- Competitive analysis: Look at other similar SaaS products and assess their target audience. You can either imitate them and target the same audience or take a different approach:
- Negative target audience: identify who your target audience s not. Identifying them can help you in narrowing down your focus and eliminate unnecessary marketing approaches targeting the wrong audience.
Develop a buyer persona, and try to learn as much as you can about your target audience. Don’t be afraid to continuously revise and refine your buyer persona as you interact with more clients/customers and gather more data.
Step 3: Keyword Research
In this step, we begin executing the first phase of inbound marketing: attract, and more specifically, attract our target audience via content marketing and SEO.
At the foundation of any SEO strategy is identifying the right target keywords to target, so we can develop the right content that is optimized for this target keyword while also considering the search intent.
In inbound marketing, all pieces of content should be developed based on proper keyword research, and there are three main principles to follow in identifying your target keywords:
- The target keyword should be popular amongst your target audience. This is mainly measured via monthly search volume. The higher the search volume of the target keyword, the higher the potential for success.
- The target keyword should be relevant to your SaaS business and, specifically, your inbound marketing objectives. Not all keywords that are popular for your target audience would be relevant to your business.
- Manageable competition. Depending on your available budget and timeline, assess whether the competition of this keyword is manageable. If a popular keyword is heavily targeted by many competitors, it might not be worth your effort.
Create a comprehensive list of your target keywords
Based on the keyword research we’ve performed above, we can design an editorial calendar as a foundation of our content marketing plan.
The editorial calendar should include:
- What the content is: target keyword, topic idea, rough draft, etc.
- Where the content will be published: which platforms you are going to publish the content and with which type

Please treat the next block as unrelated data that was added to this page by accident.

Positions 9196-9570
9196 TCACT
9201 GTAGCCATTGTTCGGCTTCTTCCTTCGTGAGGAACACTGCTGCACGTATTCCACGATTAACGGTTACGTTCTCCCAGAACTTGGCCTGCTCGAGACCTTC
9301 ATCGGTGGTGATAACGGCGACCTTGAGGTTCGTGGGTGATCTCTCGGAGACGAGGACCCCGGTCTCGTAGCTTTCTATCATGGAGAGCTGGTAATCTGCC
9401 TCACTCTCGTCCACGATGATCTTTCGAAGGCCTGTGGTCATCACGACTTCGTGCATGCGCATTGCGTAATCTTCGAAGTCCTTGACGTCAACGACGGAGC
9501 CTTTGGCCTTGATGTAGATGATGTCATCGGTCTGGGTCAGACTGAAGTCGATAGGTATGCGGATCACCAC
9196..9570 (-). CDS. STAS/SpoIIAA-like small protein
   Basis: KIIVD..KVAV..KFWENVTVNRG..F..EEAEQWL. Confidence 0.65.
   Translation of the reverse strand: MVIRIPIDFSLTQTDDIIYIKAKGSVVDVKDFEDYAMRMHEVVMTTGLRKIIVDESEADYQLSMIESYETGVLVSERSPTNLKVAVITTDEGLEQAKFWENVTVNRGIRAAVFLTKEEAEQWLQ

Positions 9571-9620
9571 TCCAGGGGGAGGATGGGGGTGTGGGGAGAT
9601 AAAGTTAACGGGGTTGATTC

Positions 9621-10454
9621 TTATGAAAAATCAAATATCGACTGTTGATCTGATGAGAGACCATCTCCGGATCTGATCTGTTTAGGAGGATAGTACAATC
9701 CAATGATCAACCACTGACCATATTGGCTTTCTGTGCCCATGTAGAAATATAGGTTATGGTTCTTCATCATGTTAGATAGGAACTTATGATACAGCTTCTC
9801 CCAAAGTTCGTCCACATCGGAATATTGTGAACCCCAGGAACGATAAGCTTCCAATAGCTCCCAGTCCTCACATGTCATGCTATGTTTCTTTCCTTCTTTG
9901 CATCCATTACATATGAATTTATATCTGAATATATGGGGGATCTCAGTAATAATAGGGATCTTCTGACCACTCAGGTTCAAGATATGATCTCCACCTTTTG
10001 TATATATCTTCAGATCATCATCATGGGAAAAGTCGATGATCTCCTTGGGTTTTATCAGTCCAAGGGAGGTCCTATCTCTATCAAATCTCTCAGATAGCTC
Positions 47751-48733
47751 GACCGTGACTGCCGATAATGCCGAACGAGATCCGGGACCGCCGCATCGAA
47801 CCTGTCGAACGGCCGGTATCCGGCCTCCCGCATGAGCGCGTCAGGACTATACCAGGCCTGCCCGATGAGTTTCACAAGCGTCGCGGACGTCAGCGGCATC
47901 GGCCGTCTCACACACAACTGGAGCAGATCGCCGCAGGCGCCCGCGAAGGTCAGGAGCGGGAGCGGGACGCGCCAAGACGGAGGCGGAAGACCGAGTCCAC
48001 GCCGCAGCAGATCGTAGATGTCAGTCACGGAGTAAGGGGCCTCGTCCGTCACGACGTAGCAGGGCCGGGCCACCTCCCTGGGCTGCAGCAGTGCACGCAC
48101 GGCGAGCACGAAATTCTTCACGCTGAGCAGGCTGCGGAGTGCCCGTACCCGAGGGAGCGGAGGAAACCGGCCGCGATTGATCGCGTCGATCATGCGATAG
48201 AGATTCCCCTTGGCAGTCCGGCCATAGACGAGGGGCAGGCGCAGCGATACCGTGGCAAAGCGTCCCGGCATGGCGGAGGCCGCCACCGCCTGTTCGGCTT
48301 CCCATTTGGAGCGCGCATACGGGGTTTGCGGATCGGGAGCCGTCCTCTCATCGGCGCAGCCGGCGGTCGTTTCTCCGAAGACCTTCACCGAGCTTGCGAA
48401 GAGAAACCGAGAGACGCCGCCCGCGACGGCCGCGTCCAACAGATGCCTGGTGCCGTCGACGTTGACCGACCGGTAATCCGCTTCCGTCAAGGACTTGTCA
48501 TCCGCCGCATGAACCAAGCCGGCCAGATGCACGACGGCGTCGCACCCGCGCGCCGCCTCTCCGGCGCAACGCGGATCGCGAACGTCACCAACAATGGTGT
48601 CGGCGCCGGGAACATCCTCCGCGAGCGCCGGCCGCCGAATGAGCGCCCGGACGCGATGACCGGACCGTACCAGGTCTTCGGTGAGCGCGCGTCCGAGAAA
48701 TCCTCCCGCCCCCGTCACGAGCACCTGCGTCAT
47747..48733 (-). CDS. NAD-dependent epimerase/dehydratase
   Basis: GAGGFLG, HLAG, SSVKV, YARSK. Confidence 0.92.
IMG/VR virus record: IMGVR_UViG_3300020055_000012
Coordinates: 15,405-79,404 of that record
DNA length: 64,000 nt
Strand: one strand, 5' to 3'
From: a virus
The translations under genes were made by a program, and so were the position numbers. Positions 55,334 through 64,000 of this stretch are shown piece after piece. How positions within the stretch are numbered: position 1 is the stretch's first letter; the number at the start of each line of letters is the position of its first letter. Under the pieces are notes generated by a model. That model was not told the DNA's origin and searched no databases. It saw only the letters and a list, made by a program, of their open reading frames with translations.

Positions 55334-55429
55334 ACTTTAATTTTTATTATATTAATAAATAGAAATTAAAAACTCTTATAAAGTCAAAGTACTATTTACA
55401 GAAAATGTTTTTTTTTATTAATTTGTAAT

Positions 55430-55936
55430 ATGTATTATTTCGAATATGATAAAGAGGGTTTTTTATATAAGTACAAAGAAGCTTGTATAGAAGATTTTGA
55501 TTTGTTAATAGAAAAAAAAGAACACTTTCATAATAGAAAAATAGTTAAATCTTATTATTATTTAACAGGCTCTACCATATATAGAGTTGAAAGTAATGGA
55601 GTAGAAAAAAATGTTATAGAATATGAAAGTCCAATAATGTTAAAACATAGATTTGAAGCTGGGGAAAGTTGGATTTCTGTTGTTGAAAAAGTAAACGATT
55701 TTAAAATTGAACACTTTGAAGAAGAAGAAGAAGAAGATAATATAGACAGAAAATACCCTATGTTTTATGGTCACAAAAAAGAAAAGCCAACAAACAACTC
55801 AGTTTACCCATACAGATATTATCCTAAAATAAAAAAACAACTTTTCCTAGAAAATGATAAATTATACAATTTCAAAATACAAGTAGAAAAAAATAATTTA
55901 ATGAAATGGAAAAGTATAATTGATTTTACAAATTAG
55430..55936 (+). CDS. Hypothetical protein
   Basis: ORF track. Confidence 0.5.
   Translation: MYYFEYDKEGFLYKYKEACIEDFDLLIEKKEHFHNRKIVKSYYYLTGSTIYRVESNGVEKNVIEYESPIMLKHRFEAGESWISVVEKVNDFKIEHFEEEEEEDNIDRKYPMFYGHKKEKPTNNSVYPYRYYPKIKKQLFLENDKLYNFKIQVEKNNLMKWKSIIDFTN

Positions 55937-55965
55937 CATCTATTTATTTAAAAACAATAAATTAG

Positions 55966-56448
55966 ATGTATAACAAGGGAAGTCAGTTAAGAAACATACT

- When the content will be published: the timeline when you’re going to publish the content
Also, in developing your content calendar, here are the important factors to consider:
- How frequently are you going to publish your content? Decide on how often you are going to publish your content: daily, once a week, three times a week, etc. Deciding on this factor would help in how you will design your content calendar.
- How many people will use this calendar? If you have more than one team member working on your content, then you should use a platform that allows multiple people to collaborate and brainstorm on the platform. This is especially important if some/all of your team members are working remotely.
- The types of content you are going to upload. Decide whether you are going to focus on only one type of content (i.e. a blog post) or on several different types of content (i.e. videos, podcasts, etc. )
- The process of content development. Define the different stages your content goes through before it’s published, including required approval process within your startup. You should accommodate your calendar so it can differentiate between two similar projects that are in different process stages.
Last but not least, choose the right platform and/or format that you will use to create your calendar. You can use basic Excel (or Google Sheets) for this purpose, but you can also use platforms like Trello or CoSchedule if you want collaboration features.
Planning Your SEO Implementation
Implementing SEO on your website would cover two different aspects:
- On-site SEO: SEO optimizations performed on your site, which can be further divided into two:
- Non-technical: keyword optimization and all other optimizations related to the content (layout, word count, etc.)
- Technical: optimizing the technical factors of your site including but not limited to site speed, mobile responsiveness, META description, etc.
- Off-site SEO: especially about generating backlinks to the content but would also include maintaining social media presence, responding to reviews, etc.
SEO optimization can be a pretty deep subject and you can check out our guide for technical SEO checklist here. However, here are some important things to consider when implementing SEO for inbound marketing:
- Content quality remains the most important factor of SEO success. If your content is high-quality and relevant, sooner or later you are going to get those valuable backlinks, and as a result, it will boost your SERP ranking. On the other hand, no amount of strategies can help low-quality content to rank higher.
- Backlinks remain the most important ranking factor in SEO. However, it’s important to note that the quality of the backlinks is now more important than quantity. Obviously, however, getting high-quality backlinks from famous, authoritative sites is easier said than done. However, while there can be countless link-building tactics we can use, in the end, they will boil down to just two: